It takes real guts to debut a Fanny Brice/Funny Girl show while negative reviews of the Broadway revival continue to land squarely on the shoulders of its, let’s face it, inadequate star. Vocalist Josephine Sanges avoids comparison by framing her presentation in real life connections and by interpreting songs associated with Barbra Streisand on an elemental, human scale. “I’m a very old soul,” she tells us, while Fanny Brice was ahead of her time with confident independence. “We meet somewhere in the middle.”
Though the evening opens with clarion songs from Funny Girl and Funny Lady, it takes wing with Brice’s “Quainty Dainty Me” (1939 Burt Kalmar/Harry Ruby): “I’m so demure/I blush when I undress myself,” Sanges sings channeling the icon. She’s simply marvelous – Yiddish accent impeccable, comic timing adroit, gestures organic.
Fania Borach/Fanny Brice (1891-1951) was the daughter of immigrants who owned a saloon. At 17, she dropped out of school to appear in burlesque – before it was naughty. By 19, she was headlining The Ziegfeld Follies. Irving Berlin, we’re told, inadvertently spotlit a new stage persona by suggesting his “Sadie Salome Go Home” would work better with a distinctly Jewish accent. “Who put in your head such motions?!” Sadie’s boyfriend kibitzes from the audience of her performance as Salome. Arms bent, fists turned in at her waist, Sanges nimbly segues into character. Every “Oy!” is different.
“In 1995, I was offered a part I hardly knew existed…” leads to the artist’s story of having starred in an amateur production of Funny Girl. She was a busy wife and mother when the theater bug bit. “Don’t Rain On My Parade” makes sense here. Knees bend for emphasis, shoulders rise, eyes crinkle, phrases shoot out. A uniquely modulated “Who Are You Now?” becomes a song of self-questioning. (Both Funny Girl – Bob Merrill/ Jule Styne)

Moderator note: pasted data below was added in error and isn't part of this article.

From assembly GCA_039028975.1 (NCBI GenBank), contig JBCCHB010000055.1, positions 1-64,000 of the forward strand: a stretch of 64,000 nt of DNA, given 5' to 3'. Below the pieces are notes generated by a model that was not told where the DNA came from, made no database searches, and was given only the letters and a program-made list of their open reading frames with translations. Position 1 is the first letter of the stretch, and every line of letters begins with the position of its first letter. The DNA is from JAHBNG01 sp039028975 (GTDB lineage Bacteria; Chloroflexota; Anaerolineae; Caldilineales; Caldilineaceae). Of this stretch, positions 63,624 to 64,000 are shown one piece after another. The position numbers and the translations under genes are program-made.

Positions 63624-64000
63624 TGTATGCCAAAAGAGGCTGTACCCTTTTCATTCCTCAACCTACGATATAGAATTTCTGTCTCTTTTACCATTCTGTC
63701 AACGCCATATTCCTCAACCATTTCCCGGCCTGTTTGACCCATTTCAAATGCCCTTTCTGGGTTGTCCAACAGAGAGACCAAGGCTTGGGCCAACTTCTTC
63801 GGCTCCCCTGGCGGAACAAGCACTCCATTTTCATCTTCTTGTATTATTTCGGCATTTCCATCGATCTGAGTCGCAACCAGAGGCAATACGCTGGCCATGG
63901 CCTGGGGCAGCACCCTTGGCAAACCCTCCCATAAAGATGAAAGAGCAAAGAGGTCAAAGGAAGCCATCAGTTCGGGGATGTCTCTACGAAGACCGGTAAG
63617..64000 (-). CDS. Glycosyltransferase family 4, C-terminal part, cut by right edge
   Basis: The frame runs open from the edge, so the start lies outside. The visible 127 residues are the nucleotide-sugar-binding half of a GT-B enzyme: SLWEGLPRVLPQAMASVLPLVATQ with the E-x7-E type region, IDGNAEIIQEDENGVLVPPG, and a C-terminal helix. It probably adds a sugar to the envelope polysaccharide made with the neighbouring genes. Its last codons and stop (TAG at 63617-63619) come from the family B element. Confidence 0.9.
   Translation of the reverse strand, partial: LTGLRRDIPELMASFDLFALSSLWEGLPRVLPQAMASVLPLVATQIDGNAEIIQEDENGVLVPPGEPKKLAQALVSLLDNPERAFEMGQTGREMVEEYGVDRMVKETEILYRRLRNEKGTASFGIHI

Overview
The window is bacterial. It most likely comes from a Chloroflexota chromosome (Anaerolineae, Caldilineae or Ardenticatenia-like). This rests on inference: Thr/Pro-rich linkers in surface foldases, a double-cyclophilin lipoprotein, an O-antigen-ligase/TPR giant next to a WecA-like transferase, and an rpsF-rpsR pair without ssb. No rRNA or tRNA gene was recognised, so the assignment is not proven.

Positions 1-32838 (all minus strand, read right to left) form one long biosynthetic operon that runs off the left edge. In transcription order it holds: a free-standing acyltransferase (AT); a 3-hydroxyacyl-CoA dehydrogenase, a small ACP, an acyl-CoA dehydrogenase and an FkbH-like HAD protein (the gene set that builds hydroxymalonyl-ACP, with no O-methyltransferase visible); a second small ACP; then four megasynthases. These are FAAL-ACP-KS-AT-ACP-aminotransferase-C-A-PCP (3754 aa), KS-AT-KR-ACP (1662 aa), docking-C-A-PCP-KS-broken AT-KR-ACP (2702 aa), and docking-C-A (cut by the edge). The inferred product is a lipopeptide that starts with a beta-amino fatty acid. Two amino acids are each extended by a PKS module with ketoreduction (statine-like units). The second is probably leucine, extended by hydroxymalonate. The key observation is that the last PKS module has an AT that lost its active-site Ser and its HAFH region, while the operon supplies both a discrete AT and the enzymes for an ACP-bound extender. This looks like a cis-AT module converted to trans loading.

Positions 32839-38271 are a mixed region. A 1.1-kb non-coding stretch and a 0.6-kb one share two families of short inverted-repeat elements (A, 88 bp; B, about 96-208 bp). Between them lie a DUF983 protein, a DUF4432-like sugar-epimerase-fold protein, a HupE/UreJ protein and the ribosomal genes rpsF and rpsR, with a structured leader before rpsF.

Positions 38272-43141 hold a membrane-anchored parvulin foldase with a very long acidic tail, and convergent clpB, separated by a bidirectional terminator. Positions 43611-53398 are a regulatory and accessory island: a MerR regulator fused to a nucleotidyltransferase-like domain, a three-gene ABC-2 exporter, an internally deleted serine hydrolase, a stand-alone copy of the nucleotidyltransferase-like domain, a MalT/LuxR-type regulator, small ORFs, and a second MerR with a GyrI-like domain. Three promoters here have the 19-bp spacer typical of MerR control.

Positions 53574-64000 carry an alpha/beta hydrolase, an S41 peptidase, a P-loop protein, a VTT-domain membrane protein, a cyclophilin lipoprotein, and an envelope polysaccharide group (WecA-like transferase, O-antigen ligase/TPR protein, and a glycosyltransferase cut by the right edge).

Sanges is an effective storyteller. We’re regaled with the evolution of Funny Girl up to the moment Fanny’s son-in-law Ray Stark serendipitously walked into the Bon Soir and saw Streisand. A wide-eyed, grateful “How Lucky Can You Get” (Funny Lady – John Kander/Fred Ebb) follows. Two songs with romantic connotation are then engagingly sung to an Academy Award statue. The performer is beguiling. Sequence is deft. Emotion arrives persuasive.
A nod to Sanges’ “own” gadabout crush at the time leads us to Fanny’s love, professional gambler, Julius Wilford “Nicky” Arnstein. The charming con man served 14 months in prison before they married (she visited every day), then after six years together, was incarcerated three years for bond theft. (Fanny paid all legal expenses.) When released, he disappeared. She reluctantly got a divorce.
“Oh How I Hate That Fella Nathan…for making me love him” (1922 Lew Brown/Albert Von Tilzer) emerges Fanny style replete with well acted monologue. Sanges confides in the audience who sentimentally respond despite drollery.
In 1928, Fanny met impresario/showman/lyricist Billy Rose – Samuel William Rosenberg – who became her next husband until his very public affair with an Olympic swimmer forced her exit. During “More Than You Know” (1929 Billy Rose/Edward Eliscu/Vincent Youmans) the vocalist looks in, while “The Music That Makes Me Dance” (Funny Girl – Bob Merrill/Jule Styne) unaffectedly appeals to the audience for understanding.I believe every word.
A snippet of Fanny’s most popular radio personality, Baby Snooks, is pitch perfect. It’s as if we see the petulant child pondering the pros and cons of MD John Cook’s efforts to get her off the stage. Alas “Secondhand Rose” (Grant Clarke/James F. Hanley) evinces not a bit of the Yiddish accent that would enhance and authenticate.
“I never liked the men I loved or loved the men I liked,” Fanny said. Billy Rose/ Fred Fisher’s “I’d Rather Be Blue Over You” is flirty and hopeful. We close with a low gloss, accessible version of “People” (Funny Girl – Bob Merrill/Jule Styne) and Fanny’s signature “My Man” (Channing Pollack/Maurice Yvain). The latter begins low key, conversational, almost a capella, then gradually swells evoking chills. This is not achieved by audience admiration for holding a loud note, but rather affecting investment. Though her voice could absolutely do so, Sanges never gratuitously shows off.
The show is excellent. Research provides just enough information. Josephine Sanges’ Fanny is irresistible.
MD/Pianist John M. Cook contributes the original song “Touching Magic” which though quite good has no place here. Pointilist accompaniment emphasizes vocals, but for the most part neither adds color nor supports.
Kudos to Director Jeff Harnar who has both brought out Sanges’ theatrical brio and delivered material associated with Streisand by mining the songs, not familiar context. A splendid collaboration.
Photos by Stephen Mosher
The Funny Girl in Me – Josephine Sanges Sings Fanny Brice
John M. Cook MD/Piano
Jeff Harnar- Director
The Laurie Beechman Theatre
407 West 42nd Street